COTE-D'OR, a department of eastern France, formed of the northern region of the old province of Burgundy, bounded N. by the department of Aube, N.E. by Haute-Marne, E. by Haute-Saône and Jura, S. by Saône-et-Loire, and W. by Nièvre and Yonne. Area, 3392 sq. m. Pop. (1906) 357,959. A chain of hills named the Plateau de Langres runs from north-east to south-west through the centre of the department, separating the basin of the Seine from that of the Saône, and forming a connecting-link between the Cévennes and the Vosges mountains. Extending southward from Dijon is a portion of this range which, on account of the excellence of its vineyards, bears the name of Côte-d'Or, whence that of the department. The north-west portion of the department is occupied by the calcareous and densely-wooded district of Châtillonais, the south-west by spurs of the granitic chain of Morvan, while a wide plain traversed by the Saône extends over the eastern region. The Châtillonais is watered by the Seine, which there takes its rise, and by the Ource, both fed largely by the douix or abundant springs characteristic of Burgundy. The Armançon and other affluents of the Yonne, and the Arroux, a tributary of the Loire, water the south-west.
The climate of Côte-d'Or is temperate and healthy; the rainfall is abundant west of the central range, but moderate, and, in places, scarce, in the eastern plain. Husbandry flourishes, the wealth of the department lying chiefly in its vineyards, especially those of the Côte-d'Or, which comprise the three main groups of Beaune, Nuits and Dijon, the latter the least renowned of the three. The chief cereals are wheat, oats and barley; potatoes, hops, beetroot, rape-seed, colza and a small quantity of tobacco are also produced. Sheep and cattle-raising is carried on chiefly in the western districts. The department has anthracite mines and produces freestone, lime and cement. The manufactures include iron, steel, nails, tools, machinery and other iron goods, paper, earthenware, tiles and bricks, morocco leather goods, biscuits and mustard, and there are flour-mills, distilleries, oil and vinegar works and breweries. The imports of the department are inconsiderable, coal alone being of any importance; there is an active export trade in wine, brandy, cereals and live stock and in manufactured goods. The Paris-Lyon-Méditerranée railway serves the department, its main line passing through Dijon. The canal of Burgundy, connecting the Saône with the Yonne, has a length of 94 m. in the department, while that from the Marne to the Saône has a length of 24 m.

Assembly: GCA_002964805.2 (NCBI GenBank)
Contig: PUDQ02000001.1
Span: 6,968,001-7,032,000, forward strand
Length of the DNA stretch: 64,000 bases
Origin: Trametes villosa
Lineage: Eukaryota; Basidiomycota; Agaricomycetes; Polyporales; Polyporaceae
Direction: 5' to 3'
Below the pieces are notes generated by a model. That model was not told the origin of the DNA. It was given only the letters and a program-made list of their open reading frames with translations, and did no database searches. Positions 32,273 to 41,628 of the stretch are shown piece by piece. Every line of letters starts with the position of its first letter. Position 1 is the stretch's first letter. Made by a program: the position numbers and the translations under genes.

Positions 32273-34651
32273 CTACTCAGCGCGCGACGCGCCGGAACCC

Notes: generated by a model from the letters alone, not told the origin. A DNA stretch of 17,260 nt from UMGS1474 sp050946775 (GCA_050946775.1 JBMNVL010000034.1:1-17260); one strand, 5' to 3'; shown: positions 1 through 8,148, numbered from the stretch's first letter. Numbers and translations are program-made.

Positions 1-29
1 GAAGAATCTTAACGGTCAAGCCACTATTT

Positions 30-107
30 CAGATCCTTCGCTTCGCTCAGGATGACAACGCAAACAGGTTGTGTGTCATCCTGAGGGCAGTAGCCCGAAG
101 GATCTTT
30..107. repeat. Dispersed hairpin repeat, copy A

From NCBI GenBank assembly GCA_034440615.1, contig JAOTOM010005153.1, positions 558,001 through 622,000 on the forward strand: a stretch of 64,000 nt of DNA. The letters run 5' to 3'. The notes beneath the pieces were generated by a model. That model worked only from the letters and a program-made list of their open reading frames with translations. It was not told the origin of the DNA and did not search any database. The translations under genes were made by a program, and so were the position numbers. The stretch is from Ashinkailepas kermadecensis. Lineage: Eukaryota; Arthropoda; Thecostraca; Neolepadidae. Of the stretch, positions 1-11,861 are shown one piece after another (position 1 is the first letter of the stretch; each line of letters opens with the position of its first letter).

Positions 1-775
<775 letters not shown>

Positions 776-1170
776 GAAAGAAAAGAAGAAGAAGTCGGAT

Côte-d'Or is divided into the arrondissements of Dijon, Beaune, Châtillon and Semur, with 36 cantons and 717 communes. It forms the diocese of the bishop of Dijon, and part of the archiepiscopal province of Lyons and of the 8th military region. Dijon is the seat of the educational circumscription (académie) and court of appeal to which the department is assigned. The more noteworthy places are Dijon, the capital, Beaune, Châtillon, Semur, Auxonne, Flavigny and Cîteaux, all separately treated. St Jean de Losne, at the extremity of the Burgundy canal, is famous for its brave and successful resistance in 1636 to an immense force of Imperialists. Châteauneuf has a château of the 15th century, St Seine-l'Abbaye, a fine Gothic abbey church, and Saulieu, a Romanesque abbey church of the 11th century. The château of Bussy Rabutin (at Bussy-le-Grand), founded in the 12th century, has an interesting collection of pictures made by Roger de Rabutin, comte de Bussy, who also rebuilt the château. Montbard, the birthplace of the naturalist Buffon, has a keep of the 14th century and other remains of a castle of the dukes of Burgundy. The remarkable Renaissance chapel (1536) of Pagny-le-Château, belonging to the château destroyed in 1768, contains the tomb of Jean de Vienne (d. 1455) and that of Jean de Longwy (d. 1460) and Jeanne de Vienne (d. 1472), with alabaster effigies. At Fontenay, near Marmagne, a paper-works occupies the buildings of a well-preserved Cistercian abbey of the 12th century. At Vertault there are remains of a theatre and other buildings marking the site of the Gallo-Roman town of Vertilium.
Note - this article incorporates content from Encyclopaedia Britannica, Eleventh Edition, (1910-1911)